The Seneca Valley Pony Club hosts two horse trials each year in June and September at Bittersweet Field in Poolesville, Maryland (Area II). In June, they offer Starter through Intermediate levels in addition to USEA Future Event Horse yearling, 2-year-old, 3-year-old, and 4-year-old classes. In the fall they host Starter through Intermediate levels.
Seneca Valley Pony Club (SVPC) was organized in 1961 by Austin Kiplinger and several other families in the northern part of Montgomery County, Maryland (then an exurb of Washington D.C.) to serve local youth, and the Kiplinger family opened their farm, Montevideo, for use by the club members. The club parents constructed a small cross-country course on the property and, over the years, we began running unrecognized events at Bittersweet Field, which derives its name from the bittersweet-orange car Mr. Kiplinger and his wife used to get around the farm.
In 1986, SVPC was given the opportunity to be involved in developing the recognized horse trials at Commonwealth Park in Culpeper, Virginia and from 1986 through 1988, we organized and ran six USCTA-recognized events at that location. In 1987, Mr. Kiplinger made an additional 100 acres available to SVPC and, given our experiences at Commonwealth Park, we began planning courses at Bittersweet. The late, great Roger Haller was our first course designer and laid out the basic flow of the courses. Our first recognized horse trials at Bittersweet was held in the fall of 1989, offering Training and Novice divisions, with Helmut Boehme as Technical Delegate and Suzanne Quarles as Presiding Judge. For several years in the early 2000s, Seneca also hosted the Preliminary DeBroke Championships for East Coast riders.
First and foremost, we could not do this without the constant support of the Kiplinger family and their desire to preserve open space for equestrian use. There have been so many folks over the years who helped grow our competitions: former organizer MaryAnn Scott and her husband, Stuart Scott; Cathy Tucker Slaterbeck; long-time Secretary Kathy Flynn; Nina and Dan Wendling, Jacqueline Heard, and Pam Blumberg, all of whom were instrumental in organizing and expanding the horse trials; former DC Ann Fortier and Mike Fortier, who developed our first automated scoring program; Steve Symansky, who still keeps us on track; Packy McGaughan, who was instrumental in prodding the Club to further develop the courses, to include Preliminary and then Intermediate levels; and of course, course designers Tremaine Cooper and Morgan Rowsell. Plus, my co-organizer Debby Price, who devotes so much time and energy overseeing all aspects of field maintenance and improvements. We also have many former members and their parents and devoted volunteers who keep coming back year after year to help run the event – way too many to name, but we appreciate you so much!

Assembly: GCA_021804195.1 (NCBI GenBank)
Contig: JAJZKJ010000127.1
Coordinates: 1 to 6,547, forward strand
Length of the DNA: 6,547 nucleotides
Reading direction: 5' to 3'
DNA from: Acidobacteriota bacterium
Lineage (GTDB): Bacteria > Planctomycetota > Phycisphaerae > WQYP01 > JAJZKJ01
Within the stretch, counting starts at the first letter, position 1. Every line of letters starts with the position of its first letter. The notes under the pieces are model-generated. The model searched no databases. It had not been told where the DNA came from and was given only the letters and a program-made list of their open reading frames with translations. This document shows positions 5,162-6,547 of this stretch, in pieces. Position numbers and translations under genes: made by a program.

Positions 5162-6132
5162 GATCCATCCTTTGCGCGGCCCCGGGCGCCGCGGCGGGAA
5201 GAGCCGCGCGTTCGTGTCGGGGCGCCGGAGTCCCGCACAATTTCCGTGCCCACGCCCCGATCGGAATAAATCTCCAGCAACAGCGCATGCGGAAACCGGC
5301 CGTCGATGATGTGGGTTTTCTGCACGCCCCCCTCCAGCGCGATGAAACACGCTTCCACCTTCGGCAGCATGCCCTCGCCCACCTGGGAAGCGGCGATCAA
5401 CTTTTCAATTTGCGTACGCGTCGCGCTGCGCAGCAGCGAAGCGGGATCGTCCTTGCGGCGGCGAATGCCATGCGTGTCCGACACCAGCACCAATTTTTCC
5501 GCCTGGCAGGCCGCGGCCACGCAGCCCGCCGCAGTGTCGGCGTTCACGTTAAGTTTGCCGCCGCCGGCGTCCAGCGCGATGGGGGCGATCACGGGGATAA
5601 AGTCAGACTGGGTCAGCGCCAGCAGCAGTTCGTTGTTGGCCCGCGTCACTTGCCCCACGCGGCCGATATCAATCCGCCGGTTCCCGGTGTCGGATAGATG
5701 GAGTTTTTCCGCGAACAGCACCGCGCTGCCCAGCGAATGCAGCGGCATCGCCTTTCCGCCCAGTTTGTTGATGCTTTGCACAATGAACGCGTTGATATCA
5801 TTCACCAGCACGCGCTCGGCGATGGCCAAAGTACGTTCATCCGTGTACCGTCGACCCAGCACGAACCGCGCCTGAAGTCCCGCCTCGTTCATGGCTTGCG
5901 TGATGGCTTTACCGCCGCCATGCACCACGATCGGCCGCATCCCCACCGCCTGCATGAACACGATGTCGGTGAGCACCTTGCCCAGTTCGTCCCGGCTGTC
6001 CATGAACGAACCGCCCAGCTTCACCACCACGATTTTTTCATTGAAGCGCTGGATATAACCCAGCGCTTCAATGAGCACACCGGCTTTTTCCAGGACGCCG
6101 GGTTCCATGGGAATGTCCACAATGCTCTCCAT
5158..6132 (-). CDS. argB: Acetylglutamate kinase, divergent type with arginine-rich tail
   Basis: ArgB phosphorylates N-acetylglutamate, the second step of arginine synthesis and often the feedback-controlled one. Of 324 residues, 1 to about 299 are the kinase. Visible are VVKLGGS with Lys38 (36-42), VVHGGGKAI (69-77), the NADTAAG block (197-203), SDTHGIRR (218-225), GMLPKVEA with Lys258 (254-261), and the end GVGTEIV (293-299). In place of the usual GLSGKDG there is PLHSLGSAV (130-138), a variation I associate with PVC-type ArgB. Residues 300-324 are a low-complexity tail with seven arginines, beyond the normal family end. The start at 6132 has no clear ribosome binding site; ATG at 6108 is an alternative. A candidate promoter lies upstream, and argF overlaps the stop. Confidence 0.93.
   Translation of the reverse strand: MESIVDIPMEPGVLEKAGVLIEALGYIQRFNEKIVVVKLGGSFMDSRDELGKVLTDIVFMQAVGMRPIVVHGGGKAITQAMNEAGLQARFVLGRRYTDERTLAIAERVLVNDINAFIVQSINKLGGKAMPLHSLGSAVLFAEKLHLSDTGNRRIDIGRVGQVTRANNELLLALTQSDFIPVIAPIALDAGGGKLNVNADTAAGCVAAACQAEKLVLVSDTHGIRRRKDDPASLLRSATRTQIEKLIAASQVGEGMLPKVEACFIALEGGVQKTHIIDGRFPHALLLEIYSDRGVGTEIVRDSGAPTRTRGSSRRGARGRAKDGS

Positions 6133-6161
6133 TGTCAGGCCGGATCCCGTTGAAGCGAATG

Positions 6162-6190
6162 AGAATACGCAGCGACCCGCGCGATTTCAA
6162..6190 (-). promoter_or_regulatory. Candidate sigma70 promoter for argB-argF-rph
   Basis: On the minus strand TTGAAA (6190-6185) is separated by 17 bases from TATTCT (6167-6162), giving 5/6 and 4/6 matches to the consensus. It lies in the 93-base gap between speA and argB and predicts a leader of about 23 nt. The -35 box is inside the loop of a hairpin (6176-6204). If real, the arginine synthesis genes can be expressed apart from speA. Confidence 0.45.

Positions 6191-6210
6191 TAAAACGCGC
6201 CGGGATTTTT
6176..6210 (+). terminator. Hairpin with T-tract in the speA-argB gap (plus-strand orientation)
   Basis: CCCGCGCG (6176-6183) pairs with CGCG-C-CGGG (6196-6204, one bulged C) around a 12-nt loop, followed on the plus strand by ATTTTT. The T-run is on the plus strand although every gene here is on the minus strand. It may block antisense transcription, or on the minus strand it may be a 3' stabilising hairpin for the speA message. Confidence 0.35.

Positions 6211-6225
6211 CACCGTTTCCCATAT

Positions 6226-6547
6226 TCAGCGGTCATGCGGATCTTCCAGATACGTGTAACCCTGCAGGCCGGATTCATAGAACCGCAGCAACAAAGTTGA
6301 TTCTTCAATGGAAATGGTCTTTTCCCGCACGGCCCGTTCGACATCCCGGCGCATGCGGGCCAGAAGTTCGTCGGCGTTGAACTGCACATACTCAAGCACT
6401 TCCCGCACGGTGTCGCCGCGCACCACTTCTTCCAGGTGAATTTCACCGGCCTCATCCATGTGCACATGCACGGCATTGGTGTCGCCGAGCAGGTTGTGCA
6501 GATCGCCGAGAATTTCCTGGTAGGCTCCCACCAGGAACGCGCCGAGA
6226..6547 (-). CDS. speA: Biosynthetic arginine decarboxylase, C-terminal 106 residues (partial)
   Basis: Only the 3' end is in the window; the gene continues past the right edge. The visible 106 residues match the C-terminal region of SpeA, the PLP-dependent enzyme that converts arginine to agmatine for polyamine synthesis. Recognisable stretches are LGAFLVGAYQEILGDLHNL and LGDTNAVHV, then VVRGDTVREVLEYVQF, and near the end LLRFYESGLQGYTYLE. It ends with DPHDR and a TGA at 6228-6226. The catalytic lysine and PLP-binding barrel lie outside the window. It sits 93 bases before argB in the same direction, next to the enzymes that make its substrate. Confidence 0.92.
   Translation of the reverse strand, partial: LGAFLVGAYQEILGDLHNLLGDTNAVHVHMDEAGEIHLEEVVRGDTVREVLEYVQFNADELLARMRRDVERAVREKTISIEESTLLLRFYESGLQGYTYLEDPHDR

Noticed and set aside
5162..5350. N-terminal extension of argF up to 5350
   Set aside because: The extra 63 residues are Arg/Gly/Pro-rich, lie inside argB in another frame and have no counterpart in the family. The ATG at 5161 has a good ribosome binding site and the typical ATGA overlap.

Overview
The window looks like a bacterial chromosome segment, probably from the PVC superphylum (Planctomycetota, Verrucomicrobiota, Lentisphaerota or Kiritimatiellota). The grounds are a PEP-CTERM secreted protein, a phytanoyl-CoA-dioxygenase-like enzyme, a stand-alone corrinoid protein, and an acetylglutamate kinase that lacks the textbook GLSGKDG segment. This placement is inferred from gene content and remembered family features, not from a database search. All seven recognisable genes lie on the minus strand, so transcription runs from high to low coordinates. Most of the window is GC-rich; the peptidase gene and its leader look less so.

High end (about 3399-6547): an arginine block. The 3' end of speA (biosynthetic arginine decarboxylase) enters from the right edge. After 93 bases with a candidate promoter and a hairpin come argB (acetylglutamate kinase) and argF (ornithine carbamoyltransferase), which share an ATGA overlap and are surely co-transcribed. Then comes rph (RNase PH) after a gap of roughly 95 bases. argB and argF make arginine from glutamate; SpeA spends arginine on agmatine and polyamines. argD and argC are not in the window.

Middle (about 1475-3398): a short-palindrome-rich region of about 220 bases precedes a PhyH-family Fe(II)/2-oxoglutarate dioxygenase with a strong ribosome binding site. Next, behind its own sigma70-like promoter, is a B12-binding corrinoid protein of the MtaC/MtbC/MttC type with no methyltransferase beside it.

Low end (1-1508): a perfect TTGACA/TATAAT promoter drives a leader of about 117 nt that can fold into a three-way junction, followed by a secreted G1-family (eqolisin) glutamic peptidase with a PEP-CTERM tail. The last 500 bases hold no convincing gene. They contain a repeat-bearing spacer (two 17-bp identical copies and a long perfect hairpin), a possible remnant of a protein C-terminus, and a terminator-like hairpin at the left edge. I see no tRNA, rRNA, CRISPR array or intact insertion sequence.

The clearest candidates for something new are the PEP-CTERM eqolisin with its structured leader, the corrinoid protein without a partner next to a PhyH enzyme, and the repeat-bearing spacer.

We are extremely lucky to have access to those areas of the Kiplinger farm which are not used for agricultural purposes, so our competitions run on established, fairly undisturbed turf. We do share the field with the Potomac Hunt, which runs yearly steeplechase races on the property. Both clubs expend a lot of effort to maintain the turf in great condition for equestrian use; we aggravate or aerate the courses as needed to ensure good footing. We run Beginner Novice through Intermediate, plus an Elementary (2’3”) division, in both the spring and fall, and this year added a Modified course. We are hoping to undertake some updates to our water complex for next year, as well as add or refurbish several portable obstacles.